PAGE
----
Friday, December 6, 2013
Little did the young woman know, as she sailed down Interstate 295 tapping away on her smartphone, that the guy trying to get her attention from the passing lane was the chief of the Maine State Police.
“She’s obviously texting,” recalled Col. Robert Williams. “So I say, ‘I’m going to slow down and at least give her a hand gesture to knock it off.’ ”
She never so much as looked up. Williams, on his way to a troop inspection in South Portland in tandem with another state police unit, decided to keep moving – at which point the officer behind him also noticed the woman’s inattention.
“So her head’s been down 20 or 30 seconds while all of this transpires,” Williams said. “And she’s still texting.”
Finally, the other officer pulled the woman over.
Her response: “I wasn’t texting. I was making a phone call!”
Beyond issuing a warning, there was nothing the officer could do.
“The law allows you to dial a number,” lamented Williams. “It also allows you to use GPS devices.”
All of which raised an obvious question as Maine’s tougher anti-texting statute took effect last week: Is it tough enough?
If you drive, you’ve been there: You’re sitting at a stop light that turns green and the car in front of you doesn’t budge because the driver, head down, is lost in the wonders of modern technology.
Or you’re driving down a rural road when the car coming toward you suddenly veers over the center line, leaving you only seconds to honk your horn and swerve to avoid a head-on collision.
Or perhaps you’ve been lost in that little screen yourself, reading that message from home and quickly tapping out “OK” while you traverse the equivalent of a football field with your eyes (and your mind) off the road.
“I’m sort of weaning myself by turning the phone off altogether,” admitted Secretary of State Matthew Dunlap in an interview Friday. “Because I’m as guilty as anybody else. And I’m going to end up in the woods upside-down.”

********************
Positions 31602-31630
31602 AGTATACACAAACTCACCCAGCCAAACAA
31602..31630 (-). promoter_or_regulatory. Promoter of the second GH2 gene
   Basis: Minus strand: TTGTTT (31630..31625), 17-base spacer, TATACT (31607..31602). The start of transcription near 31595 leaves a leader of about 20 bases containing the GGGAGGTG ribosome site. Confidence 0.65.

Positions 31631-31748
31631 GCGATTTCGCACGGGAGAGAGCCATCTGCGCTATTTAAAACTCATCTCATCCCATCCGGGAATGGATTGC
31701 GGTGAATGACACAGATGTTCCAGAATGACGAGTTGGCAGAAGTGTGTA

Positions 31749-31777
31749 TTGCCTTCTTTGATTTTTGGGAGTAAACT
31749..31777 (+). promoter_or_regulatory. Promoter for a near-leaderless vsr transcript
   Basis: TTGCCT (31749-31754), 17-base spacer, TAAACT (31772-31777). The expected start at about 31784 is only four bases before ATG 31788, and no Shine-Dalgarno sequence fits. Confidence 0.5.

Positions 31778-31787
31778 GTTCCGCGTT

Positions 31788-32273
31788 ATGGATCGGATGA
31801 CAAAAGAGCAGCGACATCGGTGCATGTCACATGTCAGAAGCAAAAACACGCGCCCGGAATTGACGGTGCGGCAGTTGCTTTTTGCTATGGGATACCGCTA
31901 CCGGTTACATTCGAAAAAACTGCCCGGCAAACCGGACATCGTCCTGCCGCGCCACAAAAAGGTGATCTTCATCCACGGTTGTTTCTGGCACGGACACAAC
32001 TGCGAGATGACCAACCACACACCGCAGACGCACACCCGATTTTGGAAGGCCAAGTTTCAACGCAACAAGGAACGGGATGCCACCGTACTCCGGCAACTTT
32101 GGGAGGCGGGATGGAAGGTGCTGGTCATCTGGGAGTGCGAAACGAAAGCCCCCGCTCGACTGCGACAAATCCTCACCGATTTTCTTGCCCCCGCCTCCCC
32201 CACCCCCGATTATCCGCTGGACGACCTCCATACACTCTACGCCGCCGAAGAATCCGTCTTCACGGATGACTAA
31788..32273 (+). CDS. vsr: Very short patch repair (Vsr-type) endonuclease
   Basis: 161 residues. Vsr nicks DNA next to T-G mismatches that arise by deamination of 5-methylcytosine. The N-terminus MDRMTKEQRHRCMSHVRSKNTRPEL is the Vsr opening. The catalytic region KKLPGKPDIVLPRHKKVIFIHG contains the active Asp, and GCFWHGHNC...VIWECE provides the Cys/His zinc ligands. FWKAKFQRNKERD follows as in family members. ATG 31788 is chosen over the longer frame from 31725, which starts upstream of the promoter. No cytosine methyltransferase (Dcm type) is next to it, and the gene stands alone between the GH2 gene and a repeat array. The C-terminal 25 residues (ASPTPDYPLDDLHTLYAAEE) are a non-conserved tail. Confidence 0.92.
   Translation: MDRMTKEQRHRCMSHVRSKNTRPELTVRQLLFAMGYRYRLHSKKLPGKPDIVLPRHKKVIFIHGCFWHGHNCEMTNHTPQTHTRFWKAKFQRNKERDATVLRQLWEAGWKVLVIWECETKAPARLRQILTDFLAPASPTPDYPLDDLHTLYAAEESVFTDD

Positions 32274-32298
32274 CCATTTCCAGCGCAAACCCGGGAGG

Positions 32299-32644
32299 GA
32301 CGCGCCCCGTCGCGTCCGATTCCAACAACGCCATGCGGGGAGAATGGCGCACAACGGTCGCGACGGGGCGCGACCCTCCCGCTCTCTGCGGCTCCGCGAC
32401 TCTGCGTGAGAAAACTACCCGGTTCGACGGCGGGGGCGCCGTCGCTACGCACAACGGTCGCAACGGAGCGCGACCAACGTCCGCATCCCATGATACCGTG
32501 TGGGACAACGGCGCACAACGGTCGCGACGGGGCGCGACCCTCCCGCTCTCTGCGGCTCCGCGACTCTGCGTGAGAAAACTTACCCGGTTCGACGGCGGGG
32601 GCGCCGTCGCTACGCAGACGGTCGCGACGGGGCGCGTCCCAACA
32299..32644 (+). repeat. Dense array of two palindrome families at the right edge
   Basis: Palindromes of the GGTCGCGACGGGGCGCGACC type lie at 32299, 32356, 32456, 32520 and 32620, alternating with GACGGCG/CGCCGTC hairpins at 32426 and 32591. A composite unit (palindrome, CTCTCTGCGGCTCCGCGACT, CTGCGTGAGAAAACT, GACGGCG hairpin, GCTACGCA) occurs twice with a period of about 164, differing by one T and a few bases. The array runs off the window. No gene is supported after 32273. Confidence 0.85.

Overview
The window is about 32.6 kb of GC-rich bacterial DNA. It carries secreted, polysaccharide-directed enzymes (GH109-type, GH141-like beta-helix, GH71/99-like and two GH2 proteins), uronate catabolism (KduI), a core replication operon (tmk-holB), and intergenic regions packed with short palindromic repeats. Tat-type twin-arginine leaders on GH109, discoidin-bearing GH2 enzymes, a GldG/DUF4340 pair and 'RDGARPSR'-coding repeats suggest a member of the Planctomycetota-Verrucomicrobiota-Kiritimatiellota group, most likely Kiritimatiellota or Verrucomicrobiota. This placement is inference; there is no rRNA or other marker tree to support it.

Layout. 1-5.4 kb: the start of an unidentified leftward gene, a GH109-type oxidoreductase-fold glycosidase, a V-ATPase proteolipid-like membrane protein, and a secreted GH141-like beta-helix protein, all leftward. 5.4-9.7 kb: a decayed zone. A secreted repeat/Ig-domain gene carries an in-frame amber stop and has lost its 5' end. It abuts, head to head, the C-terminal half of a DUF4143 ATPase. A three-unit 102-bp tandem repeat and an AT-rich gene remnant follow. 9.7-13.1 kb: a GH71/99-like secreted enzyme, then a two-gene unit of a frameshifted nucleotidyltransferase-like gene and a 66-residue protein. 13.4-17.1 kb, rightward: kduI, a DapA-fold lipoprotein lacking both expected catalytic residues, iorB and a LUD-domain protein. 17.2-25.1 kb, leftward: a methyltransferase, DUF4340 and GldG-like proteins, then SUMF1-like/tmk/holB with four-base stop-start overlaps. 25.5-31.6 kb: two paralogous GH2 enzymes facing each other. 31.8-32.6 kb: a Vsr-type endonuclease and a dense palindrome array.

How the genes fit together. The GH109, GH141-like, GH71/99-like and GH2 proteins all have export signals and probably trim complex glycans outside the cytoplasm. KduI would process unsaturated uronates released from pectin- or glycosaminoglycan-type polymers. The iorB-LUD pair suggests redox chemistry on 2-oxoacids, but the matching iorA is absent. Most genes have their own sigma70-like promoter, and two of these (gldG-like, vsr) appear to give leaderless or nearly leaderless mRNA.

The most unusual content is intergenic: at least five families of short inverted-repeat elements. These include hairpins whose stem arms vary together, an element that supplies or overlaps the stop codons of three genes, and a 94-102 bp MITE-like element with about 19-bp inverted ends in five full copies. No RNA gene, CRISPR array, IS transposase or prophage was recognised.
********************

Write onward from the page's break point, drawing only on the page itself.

Maine’s new ban on texting while driving, passed by the Legislature last spring, ups the fine for a first-time offense from $100 to $250.
Beyond that, additional infractions within a three-year period will earn you a $500 fine and a mandatory, non-appealable license suspension of 30 days for the second offense, 60 days for the third and 90 days for the fourth and subsequent violations.
Changes for the better, to be sure. After all, alarmed as we might be about the crisis in Washington, D.C., and the end of democracy as we know it, how often do we stop and consider that we’re all but one text message – ours or someone else’s – away from the end, period?
“You don’t set out every morning to go wherever it is that you’re going and think, ‘Oh, this might be my last day,’ ” noted Lauren Stewart, director of the Maine Bureau of Highway Safety. “But the fact is that’s what happens to a lot of people as a result of someone’s actions.”
Yet even as the safety bureau rolls out a campaign against distracted driving of all types (that includes you, makeup artist rolling through a stop sign), law enforcement types find themselves at a distinct disadvantage when it comes to making the new law stick.
Portland police recently fanned out over Maine’s largest city in an undercover attempt to catch people in the act of texting – unmarked cars manned by two officers did the snooping while cruisers waited nearby to make the bust. According to Assistant Chief Vern Malloch, the operation resulted in five summonses.
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